At this time of end-of-year introspection, it's hard not to question our daily grind. There's lunch, that most awkward meal. Eating at a desk, we often choose the same old thing. But it doesn’t have to be that way. Caroline Stacey plays the international lunch doctor ...
From INTELLIGENT LIFE magazine, Winter 2008
What will you have for lunch today? Here’s a bet: if you’re at the office, and planning to eat at your desk, it will be the same thing as yesterday—and if not, then the same as you had the day before, or the day before that.
It’s a peculiarity of the working lunch--as opposed to the on-expenses business kind--that, despite an ever-increasing range of options, come 1pm office workers around the globe pull their jackets off the back of their chairs, trundle off to the nearest sandwich or sushi bar, and then order, on autopilot, one of the same three things to eat. A tuna and sweetcorn sarnie; a chicken and avocado salad; miso soup and salmon teriyaki. Eat like this, and every day, a little of life’s potential leaches away.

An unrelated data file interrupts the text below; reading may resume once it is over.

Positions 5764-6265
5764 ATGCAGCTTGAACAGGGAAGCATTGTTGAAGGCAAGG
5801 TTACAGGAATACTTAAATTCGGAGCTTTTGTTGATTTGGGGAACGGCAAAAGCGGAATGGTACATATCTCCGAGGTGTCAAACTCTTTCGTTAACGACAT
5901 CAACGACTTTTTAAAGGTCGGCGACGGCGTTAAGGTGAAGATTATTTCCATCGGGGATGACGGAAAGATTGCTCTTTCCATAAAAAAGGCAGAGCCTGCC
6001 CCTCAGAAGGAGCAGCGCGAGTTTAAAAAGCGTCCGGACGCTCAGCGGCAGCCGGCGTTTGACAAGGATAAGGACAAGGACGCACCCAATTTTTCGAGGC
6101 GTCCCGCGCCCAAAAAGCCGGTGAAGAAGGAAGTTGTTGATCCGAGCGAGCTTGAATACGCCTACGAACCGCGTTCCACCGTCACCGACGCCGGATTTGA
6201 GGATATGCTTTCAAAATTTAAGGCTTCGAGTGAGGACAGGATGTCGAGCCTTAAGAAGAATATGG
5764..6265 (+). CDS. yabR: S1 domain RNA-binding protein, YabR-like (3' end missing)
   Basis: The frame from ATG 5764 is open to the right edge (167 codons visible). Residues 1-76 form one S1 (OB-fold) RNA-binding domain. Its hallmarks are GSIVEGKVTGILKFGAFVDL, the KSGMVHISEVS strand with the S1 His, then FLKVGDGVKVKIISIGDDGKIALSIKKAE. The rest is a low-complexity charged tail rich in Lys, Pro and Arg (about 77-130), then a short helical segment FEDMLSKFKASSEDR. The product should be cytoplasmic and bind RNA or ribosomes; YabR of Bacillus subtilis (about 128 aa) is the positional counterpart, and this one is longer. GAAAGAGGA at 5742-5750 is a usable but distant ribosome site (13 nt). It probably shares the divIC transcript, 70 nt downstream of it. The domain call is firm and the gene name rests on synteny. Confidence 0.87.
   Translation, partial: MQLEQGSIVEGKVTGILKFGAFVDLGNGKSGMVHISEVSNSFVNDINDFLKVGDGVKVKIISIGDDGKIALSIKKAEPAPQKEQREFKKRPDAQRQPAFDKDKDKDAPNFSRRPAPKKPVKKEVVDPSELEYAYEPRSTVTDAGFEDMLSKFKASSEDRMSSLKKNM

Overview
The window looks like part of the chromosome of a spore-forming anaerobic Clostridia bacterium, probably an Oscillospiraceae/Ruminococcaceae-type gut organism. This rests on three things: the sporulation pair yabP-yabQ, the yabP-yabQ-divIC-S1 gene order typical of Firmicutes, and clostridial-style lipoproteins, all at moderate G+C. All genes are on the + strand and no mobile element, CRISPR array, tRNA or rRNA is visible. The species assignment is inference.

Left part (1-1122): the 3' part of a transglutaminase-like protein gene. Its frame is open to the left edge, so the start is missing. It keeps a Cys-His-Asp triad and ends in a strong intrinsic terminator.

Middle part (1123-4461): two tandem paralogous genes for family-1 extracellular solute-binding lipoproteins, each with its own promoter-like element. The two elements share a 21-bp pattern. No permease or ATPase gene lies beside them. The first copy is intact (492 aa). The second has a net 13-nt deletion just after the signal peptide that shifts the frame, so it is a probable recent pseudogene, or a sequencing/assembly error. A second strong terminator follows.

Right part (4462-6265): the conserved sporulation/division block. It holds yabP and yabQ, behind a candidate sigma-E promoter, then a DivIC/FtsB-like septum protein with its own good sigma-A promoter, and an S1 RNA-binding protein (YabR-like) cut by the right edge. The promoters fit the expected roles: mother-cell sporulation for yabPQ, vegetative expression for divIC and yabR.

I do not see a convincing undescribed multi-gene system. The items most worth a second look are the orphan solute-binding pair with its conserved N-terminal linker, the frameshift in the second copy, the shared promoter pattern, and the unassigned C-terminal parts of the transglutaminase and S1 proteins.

Yet a portable lunch can be a sensual, gastronomic experience. Taking the time to try other options nearby can bring mouth-watering rewards. To this end, we’ve studied the lunch habits of three office workers, in London, Paris and New York, and suggested some gourmet to-go alternatives both in their immediate neighbourhood and farther afield.
The patient: Alexandre Vidili, negotiator at Emile Garcin property agency, 6th arrondissement
In 2001, Alexandre spent a year living and working in New York. Though back home everyone spent their lunch hours in proper restaurants, Alexandre picked up the local habit of dining al desko. Now eating sur la pouce ( “on the thumb”) has taken off across Paris, and Alexandre says he’s not ashamed to lunch at his desk. Still, he admits that he’s stuck in a sushi groove, eating the same salmon, California roll, rice and salad set every day.
The prescription: Only a few streets away from Alexandre’s office is a branch of Lina’s Café, a funky sandwich chain with a New York feel that Alexandre should be quite at home with; its club sandwiches and quiches are chunky and filling, with richly gooey brownies to finish. Also close are the very French, very ladylike tea rooms of Ladurée, renowned for its macaroons, but good too for dainty savoury tarts and prêt à porter sandwiches.